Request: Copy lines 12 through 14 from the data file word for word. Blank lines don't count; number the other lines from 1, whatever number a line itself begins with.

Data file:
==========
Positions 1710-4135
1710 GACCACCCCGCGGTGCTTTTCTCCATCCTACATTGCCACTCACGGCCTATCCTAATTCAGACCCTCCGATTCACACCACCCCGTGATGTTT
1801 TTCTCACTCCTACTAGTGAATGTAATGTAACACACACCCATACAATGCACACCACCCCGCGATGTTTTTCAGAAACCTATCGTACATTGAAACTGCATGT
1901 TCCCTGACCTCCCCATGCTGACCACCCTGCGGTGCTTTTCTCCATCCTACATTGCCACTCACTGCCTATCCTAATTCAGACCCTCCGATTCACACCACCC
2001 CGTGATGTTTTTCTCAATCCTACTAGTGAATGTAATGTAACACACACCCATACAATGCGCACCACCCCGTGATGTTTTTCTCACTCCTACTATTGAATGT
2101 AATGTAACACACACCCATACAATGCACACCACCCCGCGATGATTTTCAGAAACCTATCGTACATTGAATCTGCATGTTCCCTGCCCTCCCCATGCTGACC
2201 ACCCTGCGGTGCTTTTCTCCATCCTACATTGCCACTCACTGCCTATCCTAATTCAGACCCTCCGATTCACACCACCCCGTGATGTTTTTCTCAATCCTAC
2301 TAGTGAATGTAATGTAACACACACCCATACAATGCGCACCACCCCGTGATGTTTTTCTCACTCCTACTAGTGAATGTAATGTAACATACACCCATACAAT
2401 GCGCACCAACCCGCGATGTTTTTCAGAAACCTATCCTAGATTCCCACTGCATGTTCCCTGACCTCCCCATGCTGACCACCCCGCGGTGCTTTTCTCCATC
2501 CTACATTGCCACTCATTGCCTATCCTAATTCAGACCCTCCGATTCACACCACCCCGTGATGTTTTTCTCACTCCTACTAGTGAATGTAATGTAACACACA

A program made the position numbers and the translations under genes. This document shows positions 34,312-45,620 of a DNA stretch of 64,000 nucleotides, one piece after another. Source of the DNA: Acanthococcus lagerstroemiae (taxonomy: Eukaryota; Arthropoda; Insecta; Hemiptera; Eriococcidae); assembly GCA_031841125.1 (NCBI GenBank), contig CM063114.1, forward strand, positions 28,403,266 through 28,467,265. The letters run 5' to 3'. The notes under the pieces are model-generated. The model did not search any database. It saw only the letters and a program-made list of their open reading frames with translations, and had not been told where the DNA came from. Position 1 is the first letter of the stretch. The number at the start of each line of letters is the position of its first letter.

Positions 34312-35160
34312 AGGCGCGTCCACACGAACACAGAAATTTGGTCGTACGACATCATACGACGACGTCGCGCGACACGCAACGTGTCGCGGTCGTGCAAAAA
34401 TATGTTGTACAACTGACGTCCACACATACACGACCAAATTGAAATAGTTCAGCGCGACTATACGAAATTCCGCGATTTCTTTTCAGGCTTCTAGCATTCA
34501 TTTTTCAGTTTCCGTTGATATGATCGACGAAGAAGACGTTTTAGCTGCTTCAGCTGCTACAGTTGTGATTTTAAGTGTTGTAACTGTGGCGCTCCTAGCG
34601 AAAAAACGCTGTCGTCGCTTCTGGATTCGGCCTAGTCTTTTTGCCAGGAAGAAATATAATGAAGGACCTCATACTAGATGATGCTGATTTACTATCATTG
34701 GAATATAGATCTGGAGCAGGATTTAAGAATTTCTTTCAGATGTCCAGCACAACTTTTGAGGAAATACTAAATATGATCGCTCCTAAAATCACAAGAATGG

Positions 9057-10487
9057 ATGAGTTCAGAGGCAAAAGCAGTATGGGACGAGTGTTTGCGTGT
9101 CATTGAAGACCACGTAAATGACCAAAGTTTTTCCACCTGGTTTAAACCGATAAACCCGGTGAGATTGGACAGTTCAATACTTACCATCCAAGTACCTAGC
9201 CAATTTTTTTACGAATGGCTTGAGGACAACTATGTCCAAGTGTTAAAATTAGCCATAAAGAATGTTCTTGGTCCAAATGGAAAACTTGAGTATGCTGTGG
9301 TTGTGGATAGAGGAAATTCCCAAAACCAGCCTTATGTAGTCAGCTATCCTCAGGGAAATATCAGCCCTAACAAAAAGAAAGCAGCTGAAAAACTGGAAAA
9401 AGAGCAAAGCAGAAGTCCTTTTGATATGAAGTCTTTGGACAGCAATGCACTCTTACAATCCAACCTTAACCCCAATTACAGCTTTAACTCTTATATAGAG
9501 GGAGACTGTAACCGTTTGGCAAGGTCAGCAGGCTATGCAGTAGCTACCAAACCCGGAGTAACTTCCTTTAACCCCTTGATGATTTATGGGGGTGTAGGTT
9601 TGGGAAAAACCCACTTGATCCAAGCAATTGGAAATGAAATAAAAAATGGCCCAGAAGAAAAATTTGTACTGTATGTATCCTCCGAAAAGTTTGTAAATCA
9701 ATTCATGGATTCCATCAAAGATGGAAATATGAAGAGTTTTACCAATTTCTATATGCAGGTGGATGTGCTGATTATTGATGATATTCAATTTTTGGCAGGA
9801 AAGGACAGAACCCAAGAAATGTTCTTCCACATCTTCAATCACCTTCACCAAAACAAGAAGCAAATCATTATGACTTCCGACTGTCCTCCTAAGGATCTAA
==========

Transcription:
Positions 34312-35160
34312 AGGCGCGTCCACACGAACACAGAAATTTGGTCGTACGACATCATACGACGACGTCGCGCGACACGCAACGTGTCGCGGTCGTGCAAAAA
34401 TATGTTGTACAACTGACGTCCACACATACACGACCAAATTGAAATAGTTCAGCGCGACTATACGAAATTCCGCGATTTCTTTTCAGGCTTCTAGCATTCA